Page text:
September 26, 2017

Last mile costs will decide Uganda on Kenya SGR

kenya-freight-locosJune 1—Ugandan feelings towards the newly opened $3.2 billion standard gauge railway (SGR) line between Nairobi and Mombasa, will depend on how much savings in terms of both time and money they can make ferrying cargo to Kampala. The SGR station in Nairobi is at Syokimau not far from the Jomo Kenyatta International Airport.

On Tuesday, President Uhuru Kenyatta officially launched the freight service on the Chinese-built railway and the following day did the same for the passenger version by climbing aboard for the trip back to Nairobi. He said the drop in cost of freight and fares will make Kenya a more attractive investment destination. The lowest fare is set at about $9, a third cheaper than a bus ticket.

However, Hussein Kiddedde, the Chairman of Uganda Freight Forwarders Association told 256BN, “The real issue for Ugandans is how do you connect from Embakasi to Malaba then Kampala? As much as time and money will be saved during the transit from Mombasa to Nairobi, unloading goods onto the trucks then transporting the same goods down to Kampala will take more time hence overshadowing the possible savings from using the SGR.”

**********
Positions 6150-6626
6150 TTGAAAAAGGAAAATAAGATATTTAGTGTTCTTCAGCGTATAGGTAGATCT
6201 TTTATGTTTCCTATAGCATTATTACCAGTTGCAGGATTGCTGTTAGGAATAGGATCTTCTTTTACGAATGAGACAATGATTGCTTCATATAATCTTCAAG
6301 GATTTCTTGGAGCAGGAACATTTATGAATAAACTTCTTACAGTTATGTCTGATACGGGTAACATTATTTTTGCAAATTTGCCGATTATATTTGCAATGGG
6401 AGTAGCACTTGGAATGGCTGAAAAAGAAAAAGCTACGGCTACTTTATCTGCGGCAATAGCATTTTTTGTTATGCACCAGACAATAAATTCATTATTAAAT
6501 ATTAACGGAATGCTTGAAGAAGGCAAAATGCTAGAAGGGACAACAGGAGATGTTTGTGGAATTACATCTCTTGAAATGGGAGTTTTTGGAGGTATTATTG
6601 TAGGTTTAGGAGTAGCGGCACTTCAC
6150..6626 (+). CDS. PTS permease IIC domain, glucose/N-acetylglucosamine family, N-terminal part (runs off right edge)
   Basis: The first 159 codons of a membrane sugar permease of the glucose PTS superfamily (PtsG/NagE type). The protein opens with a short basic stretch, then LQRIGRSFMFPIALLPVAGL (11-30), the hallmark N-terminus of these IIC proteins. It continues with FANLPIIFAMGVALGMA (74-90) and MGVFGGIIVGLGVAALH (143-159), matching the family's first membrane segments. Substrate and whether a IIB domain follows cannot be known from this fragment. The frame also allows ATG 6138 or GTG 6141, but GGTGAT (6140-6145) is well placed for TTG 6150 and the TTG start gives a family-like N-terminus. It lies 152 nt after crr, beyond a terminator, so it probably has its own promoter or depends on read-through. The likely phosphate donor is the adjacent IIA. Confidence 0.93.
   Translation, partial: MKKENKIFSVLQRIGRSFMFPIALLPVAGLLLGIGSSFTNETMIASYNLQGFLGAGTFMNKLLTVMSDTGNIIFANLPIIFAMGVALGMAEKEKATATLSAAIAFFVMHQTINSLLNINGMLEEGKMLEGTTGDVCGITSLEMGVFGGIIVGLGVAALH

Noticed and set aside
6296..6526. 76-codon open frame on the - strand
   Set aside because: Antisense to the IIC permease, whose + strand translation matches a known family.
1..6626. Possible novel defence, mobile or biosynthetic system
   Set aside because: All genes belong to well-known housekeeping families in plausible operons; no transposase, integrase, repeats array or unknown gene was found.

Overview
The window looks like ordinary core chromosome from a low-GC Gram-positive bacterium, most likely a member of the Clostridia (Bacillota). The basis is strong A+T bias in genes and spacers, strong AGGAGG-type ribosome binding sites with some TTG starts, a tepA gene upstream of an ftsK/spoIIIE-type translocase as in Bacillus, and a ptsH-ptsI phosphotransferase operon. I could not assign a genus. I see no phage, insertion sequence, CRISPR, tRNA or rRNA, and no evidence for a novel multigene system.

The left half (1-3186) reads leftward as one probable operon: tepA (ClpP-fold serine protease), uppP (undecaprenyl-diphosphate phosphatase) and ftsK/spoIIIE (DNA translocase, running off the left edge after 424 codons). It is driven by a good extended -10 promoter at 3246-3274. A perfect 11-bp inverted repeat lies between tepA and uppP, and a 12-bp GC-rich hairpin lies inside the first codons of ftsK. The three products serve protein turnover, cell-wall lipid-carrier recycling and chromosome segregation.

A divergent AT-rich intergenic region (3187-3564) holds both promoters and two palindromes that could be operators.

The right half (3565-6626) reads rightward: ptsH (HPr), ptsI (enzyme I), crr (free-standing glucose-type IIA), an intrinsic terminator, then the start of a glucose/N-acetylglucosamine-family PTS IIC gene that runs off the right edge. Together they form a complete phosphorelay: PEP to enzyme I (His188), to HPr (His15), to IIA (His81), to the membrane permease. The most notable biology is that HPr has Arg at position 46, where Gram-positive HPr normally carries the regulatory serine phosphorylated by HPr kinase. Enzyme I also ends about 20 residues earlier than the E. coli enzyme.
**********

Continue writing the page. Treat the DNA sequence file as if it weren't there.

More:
About 90% of Ugandan goods are currently moved by truck from Mombasa. Some trucking firms charge nearly $1000 between the coast and Nairobi. Kenya Railways is now offering 40% savings. It will cost $500 to move a container from Mombasa to Nairobi’s Inland Container Port which is also in the vicinity of the Syokimau station. Last year, Meshack Kipturgo, a director of the East African Shippers Council, advised trucking firms to relocate to Nairobi and distribute cargo from there.

“The situation would better if there was better coordination so that once goods reach Nairobi, they can easily be transferred to the trailers hence benefiting the trader in time and money saved. Our decision to use the SGR will depend on the last mile costs,” Kiddedde said.

Kiddedde said although the SGR is a good innovation for the East African trading community, it will only make real economic sense if was was connecting to final destinations for the cargo. Reports that the Kenya government will terminate the line at Kisumu rather than Malaba, has alarmed Ugandans and jeopardized chances for getting funding for the Malaba-Kampala leg. The Mombasa-Nairobi section took nearly four years to complete.

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